Deferred Action for Childhood Arrivals recipients are some of this country’s best workers, but their futures in the U.S. are uncertain. In fact, over one third of DACA recipients are working in essential COVID-19 response roles. And although DACA recipients contribute to our country in immeasurable ways, the Supreme Court is expected to issue a ruling that could halt DACA at any moment over the next month.

There are nearly 700,000 DACA recipients that call America home. They came here with their families as children, and many are now leaders in their communities, small business owners, entrepreneurs, paramedics, teachers, agriculture workers, and more.

In 2017, the Trump administration attempted to terminate the program, throwing the lives of these young immigrants into chaos. The program, enacted in 2012, allows program recipients to legally study and work in the U.S., but following the attempted program rescission, their futures now rest in the hands of the Supreme Court. In addition to the human consequences of a DACA termination, if DACA authorized workers were removed in Maine alone, we would lose an annual $2.1 million in annual GDP.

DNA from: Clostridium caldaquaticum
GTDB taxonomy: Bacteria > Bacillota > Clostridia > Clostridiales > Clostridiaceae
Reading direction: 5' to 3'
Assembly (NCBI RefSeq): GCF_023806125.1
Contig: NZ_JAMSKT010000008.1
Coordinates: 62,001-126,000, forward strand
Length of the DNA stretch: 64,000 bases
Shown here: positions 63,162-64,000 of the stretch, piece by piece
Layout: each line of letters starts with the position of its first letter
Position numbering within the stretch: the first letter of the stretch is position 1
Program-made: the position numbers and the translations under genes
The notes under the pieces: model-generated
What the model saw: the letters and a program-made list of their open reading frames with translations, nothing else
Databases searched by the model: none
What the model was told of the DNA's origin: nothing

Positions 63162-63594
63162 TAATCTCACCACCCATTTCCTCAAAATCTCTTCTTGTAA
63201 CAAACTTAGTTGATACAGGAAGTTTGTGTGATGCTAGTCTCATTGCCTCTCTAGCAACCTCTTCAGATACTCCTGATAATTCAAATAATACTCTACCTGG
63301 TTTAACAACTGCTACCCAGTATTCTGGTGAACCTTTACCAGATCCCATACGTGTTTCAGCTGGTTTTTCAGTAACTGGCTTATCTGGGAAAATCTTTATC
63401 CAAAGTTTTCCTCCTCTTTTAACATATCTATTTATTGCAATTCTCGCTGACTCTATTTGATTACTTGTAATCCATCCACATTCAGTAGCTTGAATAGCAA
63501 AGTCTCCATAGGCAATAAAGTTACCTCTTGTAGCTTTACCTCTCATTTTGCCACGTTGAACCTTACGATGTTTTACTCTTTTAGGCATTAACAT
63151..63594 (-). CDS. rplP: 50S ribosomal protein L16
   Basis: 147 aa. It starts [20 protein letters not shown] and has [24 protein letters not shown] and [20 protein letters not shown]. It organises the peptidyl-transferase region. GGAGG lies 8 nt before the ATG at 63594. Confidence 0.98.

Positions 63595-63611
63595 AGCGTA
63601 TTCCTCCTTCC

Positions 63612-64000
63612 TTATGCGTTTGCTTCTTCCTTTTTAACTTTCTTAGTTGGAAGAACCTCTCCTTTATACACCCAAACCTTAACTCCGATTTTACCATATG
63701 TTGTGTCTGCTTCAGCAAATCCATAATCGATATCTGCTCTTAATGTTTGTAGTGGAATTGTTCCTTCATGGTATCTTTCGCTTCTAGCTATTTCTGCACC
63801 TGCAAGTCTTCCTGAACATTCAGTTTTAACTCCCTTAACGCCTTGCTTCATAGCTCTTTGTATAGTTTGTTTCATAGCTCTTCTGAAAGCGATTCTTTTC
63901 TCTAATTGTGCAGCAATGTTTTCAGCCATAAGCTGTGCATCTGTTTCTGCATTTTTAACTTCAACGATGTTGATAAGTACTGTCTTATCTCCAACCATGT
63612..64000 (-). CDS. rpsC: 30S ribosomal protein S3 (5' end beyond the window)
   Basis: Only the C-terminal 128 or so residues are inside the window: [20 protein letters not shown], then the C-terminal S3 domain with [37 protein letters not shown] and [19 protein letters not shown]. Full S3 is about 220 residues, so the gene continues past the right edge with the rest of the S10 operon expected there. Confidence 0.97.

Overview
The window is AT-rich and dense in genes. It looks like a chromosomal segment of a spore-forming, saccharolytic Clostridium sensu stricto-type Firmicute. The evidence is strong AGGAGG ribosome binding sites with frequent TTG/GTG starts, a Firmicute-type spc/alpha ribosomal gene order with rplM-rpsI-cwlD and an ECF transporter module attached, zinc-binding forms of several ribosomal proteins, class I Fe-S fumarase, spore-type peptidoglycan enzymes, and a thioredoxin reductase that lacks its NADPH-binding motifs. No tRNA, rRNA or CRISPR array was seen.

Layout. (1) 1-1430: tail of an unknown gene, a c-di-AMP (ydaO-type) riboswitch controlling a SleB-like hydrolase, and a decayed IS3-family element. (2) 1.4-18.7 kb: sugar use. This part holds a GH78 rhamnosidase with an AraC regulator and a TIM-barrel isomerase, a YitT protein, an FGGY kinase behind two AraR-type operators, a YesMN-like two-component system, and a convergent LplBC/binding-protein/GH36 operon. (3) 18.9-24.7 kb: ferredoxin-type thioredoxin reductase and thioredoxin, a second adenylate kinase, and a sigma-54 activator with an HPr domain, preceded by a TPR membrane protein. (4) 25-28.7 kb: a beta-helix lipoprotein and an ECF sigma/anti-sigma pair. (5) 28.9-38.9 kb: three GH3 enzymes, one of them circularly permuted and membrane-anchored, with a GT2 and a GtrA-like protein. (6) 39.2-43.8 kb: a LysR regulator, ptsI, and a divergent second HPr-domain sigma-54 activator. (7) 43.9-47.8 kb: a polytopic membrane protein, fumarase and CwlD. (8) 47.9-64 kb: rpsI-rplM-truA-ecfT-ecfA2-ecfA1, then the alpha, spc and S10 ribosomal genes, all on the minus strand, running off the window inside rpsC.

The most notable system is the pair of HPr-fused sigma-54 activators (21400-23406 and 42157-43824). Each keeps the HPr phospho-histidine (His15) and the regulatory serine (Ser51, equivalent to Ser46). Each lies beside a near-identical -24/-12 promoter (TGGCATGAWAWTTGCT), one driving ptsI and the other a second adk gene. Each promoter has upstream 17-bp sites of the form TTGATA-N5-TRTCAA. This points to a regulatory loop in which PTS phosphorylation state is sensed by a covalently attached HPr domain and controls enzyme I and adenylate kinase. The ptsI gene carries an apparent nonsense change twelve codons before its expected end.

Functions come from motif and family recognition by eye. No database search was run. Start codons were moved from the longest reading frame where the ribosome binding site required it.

Sen. Susan Collins has long called for Dreamer protections, and I ask her to work with her colleagues to finally pass legislation doing just this. It’s been over a year since the House passed the American Dream and Promise Act that would provide permanent DACA protections. It’s past due time for the Senate to take up this crucial bill.

Elizabeth Rennie
Portland

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